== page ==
the VOA Special English Economics Report.
week, the government took control of America's two biggest housing finance
companies. Fannie Mae and Freddie Mac are under conservatorship. This process
of supervision will continue until the new Federal Housing Finance Agency
decides they are back in financial health.
Congress gave the Treasury new powers to save them, using as much money as
needed. At first, Treasury Secretary Henry Paulson said he had no plans to use
Sunday he announced that new findings about the condition of the companies
forced action. He said a failure of either would shake financial markets at
home and around the world.
Mae and Freddie Mac buy loans from lenders to provide more money for housing
finance. They own or guarantee five trillion dollars in debt and securities.
They keep some loans but resell others as mortgage-backed securities. These are
held by central banks and other investors worldwide.
housing and credit crisis deepened, Fannie and Freddie have had trouble raising
capital to cover bad loans. The government saw a risk to the financial system.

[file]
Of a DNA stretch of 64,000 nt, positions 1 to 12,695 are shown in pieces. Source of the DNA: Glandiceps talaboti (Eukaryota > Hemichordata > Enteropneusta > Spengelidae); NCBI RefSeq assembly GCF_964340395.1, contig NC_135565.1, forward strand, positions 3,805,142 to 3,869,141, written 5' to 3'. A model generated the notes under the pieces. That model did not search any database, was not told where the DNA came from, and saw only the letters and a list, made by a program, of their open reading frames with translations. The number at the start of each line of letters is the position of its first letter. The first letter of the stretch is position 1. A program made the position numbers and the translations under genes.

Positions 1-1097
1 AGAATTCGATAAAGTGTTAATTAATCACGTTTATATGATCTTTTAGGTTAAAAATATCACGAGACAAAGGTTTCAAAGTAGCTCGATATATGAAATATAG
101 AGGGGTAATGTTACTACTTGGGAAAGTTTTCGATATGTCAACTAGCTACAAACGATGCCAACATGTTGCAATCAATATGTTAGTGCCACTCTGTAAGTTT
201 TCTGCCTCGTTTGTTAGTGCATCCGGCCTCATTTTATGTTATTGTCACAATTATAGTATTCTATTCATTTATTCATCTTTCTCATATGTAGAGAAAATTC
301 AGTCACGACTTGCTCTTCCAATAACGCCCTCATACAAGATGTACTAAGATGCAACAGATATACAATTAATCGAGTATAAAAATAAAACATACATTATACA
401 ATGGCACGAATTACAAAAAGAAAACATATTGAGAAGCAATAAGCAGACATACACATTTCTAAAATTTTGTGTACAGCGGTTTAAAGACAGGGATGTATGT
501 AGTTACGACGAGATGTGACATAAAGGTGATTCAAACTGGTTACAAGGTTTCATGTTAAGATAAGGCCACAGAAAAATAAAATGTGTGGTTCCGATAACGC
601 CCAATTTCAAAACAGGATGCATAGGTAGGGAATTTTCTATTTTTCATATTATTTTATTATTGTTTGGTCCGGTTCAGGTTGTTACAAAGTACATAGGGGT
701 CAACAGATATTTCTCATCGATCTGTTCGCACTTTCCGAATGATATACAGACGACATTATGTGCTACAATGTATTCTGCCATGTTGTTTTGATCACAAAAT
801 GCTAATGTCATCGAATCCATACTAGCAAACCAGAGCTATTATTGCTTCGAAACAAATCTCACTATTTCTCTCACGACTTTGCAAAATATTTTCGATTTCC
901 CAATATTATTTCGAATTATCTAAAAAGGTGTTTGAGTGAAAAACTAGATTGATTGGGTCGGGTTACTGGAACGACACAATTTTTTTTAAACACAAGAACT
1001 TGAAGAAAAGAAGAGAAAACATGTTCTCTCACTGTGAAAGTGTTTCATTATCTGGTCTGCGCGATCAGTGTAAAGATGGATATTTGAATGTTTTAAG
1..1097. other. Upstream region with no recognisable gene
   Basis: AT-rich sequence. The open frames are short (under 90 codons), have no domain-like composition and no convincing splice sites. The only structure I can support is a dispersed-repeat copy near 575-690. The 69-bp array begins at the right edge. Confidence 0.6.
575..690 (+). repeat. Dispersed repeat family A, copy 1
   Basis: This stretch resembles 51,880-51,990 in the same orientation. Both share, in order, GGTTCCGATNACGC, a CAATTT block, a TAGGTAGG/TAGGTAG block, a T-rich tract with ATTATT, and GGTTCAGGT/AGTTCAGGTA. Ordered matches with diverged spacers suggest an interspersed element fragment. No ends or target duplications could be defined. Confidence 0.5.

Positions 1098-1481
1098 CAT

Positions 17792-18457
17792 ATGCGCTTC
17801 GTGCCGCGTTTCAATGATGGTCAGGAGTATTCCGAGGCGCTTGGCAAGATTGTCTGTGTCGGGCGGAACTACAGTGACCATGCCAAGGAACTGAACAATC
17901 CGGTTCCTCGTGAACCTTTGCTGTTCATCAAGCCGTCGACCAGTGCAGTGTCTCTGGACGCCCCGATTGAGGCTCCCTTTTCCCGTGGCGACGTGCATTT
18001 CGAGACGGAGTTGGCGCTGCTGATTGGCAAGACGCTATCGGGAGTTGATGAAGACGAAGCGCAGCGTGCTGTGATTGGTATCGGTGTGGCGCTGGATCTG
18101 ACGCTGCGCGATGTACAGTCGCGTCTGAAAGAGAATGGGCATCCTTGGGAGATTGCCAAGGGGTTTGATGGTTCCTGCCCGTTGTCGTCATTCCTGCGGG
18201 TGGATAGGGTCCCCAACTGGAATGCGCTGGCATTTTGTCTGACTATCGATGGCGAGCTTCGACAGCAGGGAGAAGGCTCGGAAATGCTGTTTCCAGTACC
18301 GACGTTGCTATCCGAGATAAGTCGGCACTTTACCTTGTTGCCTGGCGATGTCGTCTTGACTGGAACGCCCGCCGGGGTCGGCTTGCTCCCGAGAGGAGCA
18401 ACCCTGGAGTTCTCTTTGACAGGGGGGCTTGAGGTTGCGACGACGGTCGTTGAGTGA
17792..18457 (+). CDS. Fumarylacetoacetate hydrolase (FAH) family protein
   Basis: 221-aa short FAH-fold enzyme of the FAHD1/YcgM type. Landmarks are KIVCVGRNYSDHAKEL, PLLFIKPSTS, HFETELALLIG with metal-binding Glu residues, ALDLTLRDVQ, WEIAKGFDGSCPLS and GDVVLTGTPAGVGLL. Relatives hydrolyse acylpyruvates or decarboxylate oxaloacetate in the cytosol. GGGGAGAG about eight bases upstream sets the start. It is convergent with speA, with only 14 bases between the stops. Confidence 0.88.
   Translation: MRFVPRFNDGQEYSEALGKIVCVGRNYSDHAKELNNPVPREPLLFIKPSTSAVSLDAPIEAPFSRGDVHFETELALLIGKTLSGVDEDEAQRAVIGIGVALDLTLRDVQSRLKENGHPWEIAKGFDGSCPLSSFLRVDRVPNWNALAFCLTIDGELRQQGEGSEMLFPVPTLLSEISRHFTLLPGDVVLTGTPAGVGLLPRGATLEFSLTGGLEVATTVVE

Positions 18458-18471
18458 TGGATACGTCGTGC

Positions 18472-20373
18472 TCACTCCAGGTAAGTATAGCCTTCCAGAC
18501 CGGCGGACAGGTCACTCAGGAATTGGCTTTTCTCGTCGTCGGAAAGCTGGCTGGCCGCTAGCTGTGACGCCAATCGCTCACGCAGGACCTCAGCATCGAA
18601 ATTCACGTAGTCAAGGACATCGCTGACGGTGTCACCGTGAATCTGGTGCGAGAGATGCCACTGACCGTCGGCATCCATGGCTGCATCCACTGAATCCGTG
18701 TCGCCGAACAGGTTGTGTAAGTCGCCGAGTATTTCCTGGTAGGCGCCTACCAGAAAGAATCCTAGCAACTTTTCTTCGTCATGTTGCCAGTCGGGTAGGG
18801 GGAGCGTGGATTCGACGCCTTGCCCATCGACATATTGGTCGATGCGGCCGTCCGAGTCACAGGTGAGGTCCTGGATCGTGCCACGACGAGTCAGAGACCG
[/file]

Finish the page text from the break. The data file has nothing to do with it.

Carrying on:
of the rescue, the Treasury plans to buy at least five billion dollars of their
mortgage-backed securities. And it plans to buy up to one hundred billion
dollars of preferred stock in each company.
Federal Reserve will also lend money as needed.
say taxpayers could lose a lot. But Treasury officials say the plan should save
money in the long term, and might even bring a profit.
company will give the Treasury one billion dollars in stock that pays at least
ten percent a year. And the Treasury could buy up to eighty percent of their
common stock if it chooses. Under the takeover, existing owners of common stock
will lose most of their investment.
interest rates dropped this week following the takeover. Marc Savitt, president
of the National Association of Mortgage Brokers, called it a good sign for the
Fannie Mae and Freddie Mac still face a conflict between serving a public
interest and a private one. Congress created them so more Americans could buy
houses. Then Congress made them into shareholder-owned companies.
people say, nationalize them. Others say, break them up into new companies
without any government support, or sell them to other businesses.
that's the VOA Special English Economics Report, written by Mario Ritter. I'm